BioBlitz in Macon County

On May 25th, fourth graders from South Macon Elementary School in Macon County, North Carolina, went beyond the playground to tally species right in their own school grounds. The BioBlitz was organized by Jason Love, site manager for the Coweeta Long Term Ecological Research (LTER) program, and Jennifer Love, Macon County STEM coordinator, with help…  More 

Celebrating Pollinator Week 2017

On June 22, 2017, a handful of people braved the rain at the U.S. Forest Service Southern Research Station to celebrate National Pollinator Week. National Pollinator Week was designated by a unanimous U.S. Senate resolution in 2007. The week recognizes pollinators and their importance to natural ecosystems and agriculture. Some pollinator species have drastically declined.…  More 

Giant Stag Beetles

Up to 30 percent of all forest insect species depend on wood that is dead or dying. “Such species are among the most threatened insects in Europe,” says U.S. Forest Service scientist Michael Ulyshen. “However, very little is known about their diversity or conservation status in North America.” In the U.S., the giant stag beetle…  More 

Protecting White-Tailed Deer Fawns

Wild animals are often immersed in a mortal struggle. For white-tailed deer fawns, the struggle entails hiding from predators like coyotes. “Fawns are highly vulnerable to coyote predation,” says John Kilgo. Kilgo is a research wildlife biologist at the U.S. Forest Service, and he recently coauthored a study about coyotes, fawns, and land cover. Coyotes…  More 

Bumblebees and Blueberries

Flowering plants and pollinators depend on each other. It’s a global truism, and it’s true on a 440 acre blueberry farm in northern Florida. “Bumblebees are extremely efficient pollinators,” says U.S. Forest Service research ecologist Joseph O’Brien. “In the time it takes a honeybee to pollinate a single blueberry flower, a bumblebee can pollinate as…  More 

Hoary Bats Hibernate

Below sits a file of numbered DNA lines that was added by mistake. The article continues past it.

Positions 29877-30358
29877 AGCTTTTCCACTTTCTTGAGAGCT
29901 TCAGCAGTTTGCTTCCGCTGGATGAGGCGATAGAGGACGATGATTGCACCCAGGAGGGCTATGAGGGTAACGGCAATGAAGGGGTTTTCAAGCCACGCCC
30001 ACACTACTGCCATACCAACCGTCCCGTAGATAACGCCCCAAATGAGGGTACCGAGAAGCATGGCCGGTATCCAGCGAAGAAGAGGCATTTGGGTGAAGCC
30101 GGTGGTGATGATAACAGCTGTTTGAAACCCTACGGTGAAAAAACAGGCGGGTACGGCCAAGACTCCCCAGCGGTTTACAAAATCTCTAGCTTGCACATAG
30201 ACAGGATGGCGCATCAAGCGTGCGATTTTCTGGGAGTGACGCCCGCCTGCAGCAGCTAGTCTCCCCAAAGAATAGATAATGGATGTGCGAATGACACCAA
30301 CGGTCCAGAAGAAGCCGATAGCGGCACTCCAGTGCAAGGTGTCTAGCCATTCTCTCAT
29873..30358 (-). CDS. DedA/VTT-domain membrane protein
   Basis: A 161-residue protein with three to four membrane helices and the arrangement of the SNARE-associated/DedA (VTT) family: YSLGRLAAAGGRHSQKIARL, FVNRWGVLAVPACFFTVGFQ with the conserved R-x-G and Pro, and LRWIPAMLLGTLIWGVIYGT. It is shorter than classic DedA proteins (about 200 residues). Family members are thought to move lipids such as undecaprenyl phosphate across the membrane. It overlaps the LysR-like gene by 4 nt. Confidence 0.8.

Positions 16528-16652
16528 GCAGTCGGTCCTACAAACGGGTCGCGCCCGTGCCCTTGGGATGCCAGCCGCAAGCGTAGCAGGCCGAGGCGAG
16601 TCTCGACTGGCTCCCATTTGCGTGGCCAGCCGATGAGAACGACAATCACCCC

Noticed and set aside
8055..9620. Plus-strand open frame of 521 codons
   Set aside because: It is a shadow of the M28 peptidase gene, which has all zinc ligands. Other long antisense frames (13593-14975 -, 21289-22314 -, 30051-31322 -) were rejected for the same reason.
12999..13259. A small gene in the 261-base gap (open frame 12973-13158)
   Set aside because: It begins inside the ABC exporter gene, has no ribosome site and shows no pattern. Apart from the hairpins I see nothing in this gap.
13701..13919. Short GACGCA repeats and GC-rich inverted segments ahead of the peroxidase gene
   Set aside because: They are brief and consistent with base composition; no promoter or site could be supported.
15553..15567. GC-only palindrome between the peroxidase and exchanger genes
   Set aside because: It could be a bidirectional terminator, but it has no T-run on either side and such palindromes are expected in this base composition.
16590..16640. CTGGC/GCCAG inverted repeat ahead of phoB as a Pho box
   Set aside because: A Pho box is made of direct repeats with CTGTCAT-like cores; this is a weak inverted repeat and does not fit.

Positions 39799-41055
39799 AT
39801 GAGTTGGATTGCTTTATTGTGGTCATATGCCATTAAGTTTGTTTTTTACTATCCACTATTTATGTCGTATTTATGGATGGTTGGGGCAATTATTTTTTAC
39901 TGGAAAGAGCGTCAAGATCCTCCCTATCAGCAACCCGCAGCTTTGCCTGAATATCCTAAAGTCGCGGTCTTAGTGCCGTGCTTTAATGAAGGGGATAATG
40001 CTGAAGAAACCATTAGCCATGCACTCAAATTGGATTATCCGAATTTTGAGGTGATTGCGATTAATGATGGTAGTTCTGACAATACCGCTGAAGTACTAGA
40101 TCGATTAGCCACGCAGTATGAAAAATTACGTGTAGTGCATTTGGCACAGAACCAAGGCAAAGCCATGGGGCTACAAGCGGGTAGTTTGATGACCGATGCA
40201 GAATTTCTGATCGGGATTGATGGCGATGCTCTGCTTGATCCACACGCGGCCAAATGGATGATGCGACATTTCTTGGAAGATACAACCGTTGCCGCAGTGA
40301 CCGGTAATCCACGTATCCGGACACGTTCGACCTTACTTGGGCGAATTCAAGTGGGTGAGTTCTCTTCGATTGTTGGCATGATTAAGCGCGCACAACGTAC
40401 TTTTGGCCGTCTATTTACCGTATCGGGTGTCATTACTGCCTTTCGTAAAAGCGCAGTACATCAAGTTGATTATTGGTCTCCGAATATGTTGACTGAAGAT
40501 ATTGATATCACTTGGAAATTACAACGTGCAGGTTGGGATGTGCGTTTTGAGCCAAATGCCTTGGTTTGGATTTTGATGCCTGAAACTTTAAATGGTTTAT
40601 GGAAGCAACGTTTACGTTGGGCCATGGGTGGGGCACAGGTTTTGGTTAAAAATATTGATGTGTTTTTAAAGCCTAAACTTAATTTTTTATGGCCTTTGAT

Hoary bats are wanderers – they sometimes migrate hundreds of miles and can be found in almost every state in the U.S. Researchers with the U.S. Forest Service’s Pacific Southwest Research Station documented hoary bats going into a state of torpor, or hibernation. While it’s not unusual for some species of bat to migrate or…  More 

Home is a Pine Tree

Every summer, female Indiana bats fly through southern Appalachian forests looking for a place to rear their pups. A new study, coauthored by U.S. Forest Service research ecologist, Susan Loeb, suggests that the bats are looking for yellow pine snags. Although Indiana bats sometimes roosted in other trees, they strongly preferred yellow pine snags, especially…  More 

Bats Adapt to Disturbed Habitat

Rafinesque’s big-eared bat (Corynorhinus rafinesquii) is considered a rare and sensitive species. The bats are small, with a body length of three to four inches, ears just over one inch, a wingspan just shy of a foot, and they weigh around half an ounce — less than a slice of bread. Though their range includes much of…  More 

In South Carolina, Coyotes Not a Threat to Adult Deer

In parts of the northeastern U.S., white-tailed deer populations have ballooned. Not so in parts of the southeastern U.S., such as South Carolina, where the statewide deer population has been declining for about 12 years. “In the Southeast, coyotes often prey on white-tailed deer fawns,” says U.S. Forest Service research wildlife biologist John Kilgo. “There…  More 

Freshwater Mussels in Kentucky

Kentucky, with its diverse natural environment, supports at least 100 native freshwater mussel species and subspecies. This number represents one-third of North American mussel diversity, and Kentucky, along with other southeastern states, supports the most diverse mussel fauna of any region on Earth. Unfortunately, this fauna is greatly diminished by human activities: about 12 mussel…  More